Six Nations: The FIVE things to look out for this weekend – CHAOS, cards and decline | Rugby | Sport



England manager Eddie Jones has already named Ireland as his favourites for the tournament.

Joe Schmidt’s side claimed a historic Grand Slam last time out with an emphatic final-day victory over England – who had won the trophy in the previous two years.

In Johnny Sexton, Ireland have the reigning world player of the year but the rest of their squad is not short of talent.

Their final fixture is a trip to Wales in a potential slip-up – and it remains to be seen how they will handle the mantle of being favourites.

England injury woes

Eddie Jones has named fly-half Owen Farrell as captain for their opener against Ireland and the following fixture against Italy.

Farrell’s co-captain Dylan Hartley could return for England’s third match in this year’s tournament against Wales if he can recover from a knee injury.

Farrell will make his 64th England appearance in the trip to Dublin, but Jones is still reluctant to give him full captaincy whilst Hartley is around the squad.

This tournament could be huge in the development of the 27-year-old Saracens playmaker who has been warned that he needs to soften his communication with officials.

Dangerous hit debate

Angus Gardner, who will referee throughout the 2019 Six Nations, recently admitted that he should’ve sent Farrell off for a shoulder-led tackle against South Africa in November.

Referees have been criticised for their lack of consistency surrounding ‘dangerous tackle’ rulings – with both yellow and red cards being branded for similar challenges in recent international rugby fixtures.

World Rugby is currently enforcing a crackdown on dangerous hits designed to keep players out of harms way.

If a risky tackle is made early on in the tournament it wouldn’t be a surprise if a red card is shown, the tone needs to be set early on to keep players out of immediate danger.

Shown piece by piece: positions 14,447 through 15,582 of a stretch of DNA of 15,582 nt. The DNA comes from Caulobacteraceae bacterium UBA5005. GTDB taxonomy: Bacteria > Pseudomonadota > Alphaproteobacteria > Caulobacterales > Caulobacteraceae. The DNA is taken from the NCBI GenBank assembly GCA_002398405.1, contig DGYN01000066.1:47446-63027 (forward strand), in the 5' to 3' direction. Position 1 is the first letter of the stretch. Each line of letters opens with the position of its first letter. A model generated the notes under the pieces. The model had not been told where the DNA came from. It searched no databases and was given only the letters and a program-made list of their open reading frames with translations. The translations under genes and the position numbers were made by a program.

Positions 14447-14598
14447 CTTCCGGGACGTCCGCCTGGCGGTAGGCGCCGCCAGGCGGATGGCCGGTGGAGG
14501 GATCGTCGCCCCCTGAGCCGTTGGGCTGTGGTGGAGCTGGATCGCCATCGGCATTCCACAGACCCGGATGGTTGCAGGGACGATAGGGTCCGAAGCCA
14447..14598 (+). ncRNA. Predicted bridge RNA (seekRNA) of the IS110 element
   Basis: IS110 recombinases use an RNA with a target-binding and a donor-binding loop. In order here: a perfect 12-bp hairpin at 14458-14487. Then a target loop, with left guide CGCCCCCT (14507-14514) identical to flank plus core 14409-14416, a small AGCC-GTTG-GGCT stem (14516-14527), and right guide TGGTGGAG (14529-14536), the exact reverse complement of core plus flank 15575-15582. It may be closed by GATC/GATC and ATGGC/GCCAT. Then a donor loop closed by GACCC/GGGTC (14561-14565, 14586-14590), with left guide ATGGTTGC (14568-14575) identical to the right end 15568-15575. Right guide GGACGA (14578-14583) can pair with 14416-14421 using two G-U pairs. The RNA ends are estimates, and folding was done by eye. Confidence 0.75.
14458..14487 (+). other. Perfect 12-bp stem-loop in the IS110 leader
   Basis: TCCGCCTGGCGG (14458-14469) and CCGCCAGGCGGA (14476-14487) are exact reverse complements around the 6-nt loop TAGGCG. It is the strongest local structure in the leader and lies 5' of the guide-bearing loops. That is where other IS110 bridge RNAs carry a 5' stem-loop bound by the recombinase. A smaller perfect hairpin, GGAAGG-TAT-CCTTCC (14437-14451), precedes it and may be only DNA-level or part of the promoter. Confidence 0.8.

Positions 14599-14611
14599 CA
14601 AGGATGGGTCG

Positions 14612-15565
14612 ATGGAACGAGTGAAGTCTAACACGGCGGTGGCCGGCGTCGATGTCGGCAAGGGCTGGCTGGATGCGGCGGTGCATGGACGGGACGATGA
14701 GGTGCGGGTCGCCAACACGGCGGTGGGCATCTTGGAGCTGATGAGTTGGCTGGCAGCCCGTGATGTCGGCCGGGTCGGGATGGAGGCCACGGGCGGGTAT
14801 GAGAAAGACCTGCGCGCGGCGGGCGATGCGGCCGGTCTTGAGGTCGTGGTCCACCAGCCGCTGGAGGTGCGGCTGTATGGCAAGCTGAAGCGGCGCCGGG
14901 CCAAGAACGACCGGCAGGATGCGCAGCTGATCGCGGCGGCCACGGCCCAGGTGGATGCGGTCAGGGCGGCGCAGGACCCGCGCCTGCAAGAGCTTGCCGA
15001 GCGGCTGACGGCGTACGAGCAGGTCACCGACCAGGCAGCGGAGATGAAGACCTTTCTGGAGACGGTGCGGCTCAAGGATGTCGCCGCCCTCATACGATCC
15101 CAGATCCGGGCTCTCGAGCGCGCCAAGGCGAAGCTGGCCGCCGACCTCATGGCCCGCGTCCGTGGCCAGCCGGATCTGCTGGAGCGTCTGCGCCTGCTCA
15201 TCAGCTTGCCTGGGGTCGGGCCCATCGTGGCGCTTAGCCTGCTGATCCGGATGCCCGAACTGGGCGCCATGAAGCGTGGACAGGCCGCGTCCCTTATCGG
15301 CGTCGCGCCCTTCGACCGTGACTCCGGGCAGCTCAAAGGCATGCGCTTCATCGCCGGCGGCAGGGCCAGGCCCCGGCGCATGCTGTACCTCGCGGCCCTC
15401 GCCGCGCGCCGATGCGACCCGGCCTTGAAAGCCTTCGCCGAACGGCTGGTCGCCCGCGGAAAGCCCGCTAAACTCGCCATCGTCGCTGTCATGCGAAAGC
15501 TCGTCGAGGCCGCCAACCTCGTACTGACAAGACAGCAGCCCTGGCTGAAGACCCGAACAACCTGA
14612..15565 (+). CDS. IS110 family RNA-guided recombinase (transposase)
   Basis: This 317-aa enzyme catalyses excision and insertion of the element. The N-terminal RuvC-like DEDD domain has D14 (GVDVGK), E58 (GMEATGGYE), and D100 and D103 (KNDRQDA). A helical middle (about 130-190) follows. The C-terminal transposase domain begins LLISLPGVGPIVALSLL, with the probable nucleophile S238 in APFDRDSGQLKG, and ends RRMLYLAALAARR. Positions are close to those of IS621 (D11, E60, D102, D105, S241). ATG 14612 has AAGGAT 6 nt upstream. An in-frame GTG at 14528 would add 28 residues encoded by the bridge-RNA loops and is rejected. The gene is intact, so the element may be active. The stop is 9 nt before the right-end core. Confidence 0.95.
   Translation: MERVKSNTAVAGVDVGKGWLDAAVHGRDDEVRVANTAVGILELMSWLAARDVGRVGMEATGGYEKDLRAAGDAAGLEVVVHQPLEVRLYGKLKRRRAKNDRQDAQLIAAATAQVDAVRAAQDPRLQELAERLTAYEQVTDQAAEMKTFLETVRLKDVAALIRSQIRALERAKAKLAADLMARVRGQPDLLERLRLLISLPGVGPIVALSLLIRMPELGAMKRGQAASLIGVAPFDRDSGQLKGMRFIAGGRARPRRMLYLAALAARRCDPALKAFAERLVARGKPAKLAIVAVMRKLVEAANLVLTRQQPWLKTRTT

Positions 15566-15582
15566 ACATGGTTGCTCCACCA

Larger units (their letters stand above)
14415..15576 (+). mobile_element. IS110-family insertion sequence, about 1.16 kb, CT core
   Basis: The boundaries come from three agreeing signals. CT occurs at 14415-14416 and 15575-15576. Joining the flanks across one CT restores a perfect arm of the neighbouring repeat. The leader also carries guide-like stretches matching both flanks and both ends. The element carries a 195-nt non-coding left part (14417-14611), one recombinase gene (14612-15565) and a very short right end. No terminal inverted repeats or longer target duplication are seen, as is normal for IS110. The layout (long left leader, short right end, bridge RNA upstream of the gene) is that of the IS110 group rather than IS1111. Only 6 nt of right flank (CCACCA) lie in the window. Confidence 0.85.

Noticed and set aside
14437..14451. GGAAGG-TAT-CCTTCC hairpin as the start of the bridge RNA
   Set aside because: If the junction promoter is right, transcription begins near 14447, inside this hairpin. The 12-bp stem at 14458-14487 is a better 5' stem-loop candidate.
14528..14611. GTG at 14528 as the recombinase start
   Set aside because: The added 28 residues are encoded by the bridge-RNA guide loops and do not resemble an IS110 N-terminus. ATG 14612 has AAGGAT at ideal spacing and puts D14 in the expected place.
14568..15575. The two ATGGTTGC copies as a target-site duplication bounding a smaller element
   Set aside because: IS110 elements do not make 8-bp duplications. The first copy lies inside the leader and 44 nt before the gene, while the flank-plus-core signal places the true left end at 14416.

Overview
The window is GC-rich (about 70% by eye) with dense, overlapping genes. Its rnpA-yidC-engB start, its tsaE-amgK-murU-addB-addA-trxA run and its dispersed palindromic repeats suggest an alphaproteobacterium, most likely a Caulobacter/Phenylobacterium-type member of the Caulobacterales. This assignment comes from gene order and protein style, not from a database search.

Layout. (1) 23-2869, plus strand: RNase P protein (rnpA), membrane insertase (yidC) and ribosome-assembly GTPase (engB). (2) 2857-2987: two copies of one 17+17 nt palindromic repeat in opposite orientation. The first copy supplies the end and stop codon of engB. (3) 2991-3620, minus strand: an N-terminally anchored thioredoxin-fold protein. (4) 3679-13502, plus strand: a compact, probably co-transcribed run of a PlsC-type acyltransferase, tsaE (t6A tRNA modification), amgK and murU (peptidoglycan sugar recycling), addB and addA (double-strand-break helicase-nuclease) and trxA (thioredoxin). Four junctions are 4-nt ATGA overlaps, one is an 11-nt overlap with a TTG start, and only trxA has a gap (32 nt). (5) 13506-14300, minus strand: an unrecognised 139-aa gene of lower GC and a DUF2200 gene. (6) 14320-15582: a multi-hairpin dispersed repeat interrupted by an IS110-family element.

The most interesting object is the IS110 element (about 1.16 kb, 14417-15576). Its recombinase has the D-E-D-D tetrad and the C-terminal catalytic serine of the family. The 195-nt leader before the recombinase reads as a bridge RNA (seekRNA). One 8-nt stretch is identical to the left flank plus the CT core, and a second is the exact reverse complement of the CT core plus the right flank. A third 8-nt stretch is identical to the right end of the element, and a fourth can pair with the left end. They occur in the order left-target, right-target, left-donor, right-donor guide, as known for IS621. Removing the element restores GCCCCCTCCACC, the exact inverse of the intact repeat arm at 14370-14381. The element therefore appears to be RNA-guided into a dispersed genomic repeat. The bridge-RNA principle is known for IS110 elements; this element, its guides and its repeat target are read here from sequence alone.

Wales vs France showdown

Wales boss Warren Gatland has revealed that he is targeting nothing but top spot in this year’s final table.

The New Zealander has been Wales coach since 2007 and hopes to seal his first Six Nations title since back-to-back victories in 2014 and 2015.

The 55-year-old reckons that Wales have a ”great chance” at winning the title and that they’re “in as good a position as anybody”.

The Welsh national record of 11 straight wins could be beaten during this campaign, with Gatland’s side currently sitting on nine.

The coach has revealed that this will be his last campaign as Wales boss, and wants them to use their underdog titles to shock the opposition.

French shortcomings

France have struggled in the Six Nations in recent seasons and haven’t picked up a title for nine years.

Their recent slump is showing no signs of stopping, practically ruling them out as potential champions.

Last time out they lost 21-14 at home to Fiji in a huge scalp for the Pacific islands side but a demoralising defeat for the three-time World Cup finalists.

France need to provide a massive upset if they are to win more than one game in this year’s showpiece and are second favourites to finish bottom.

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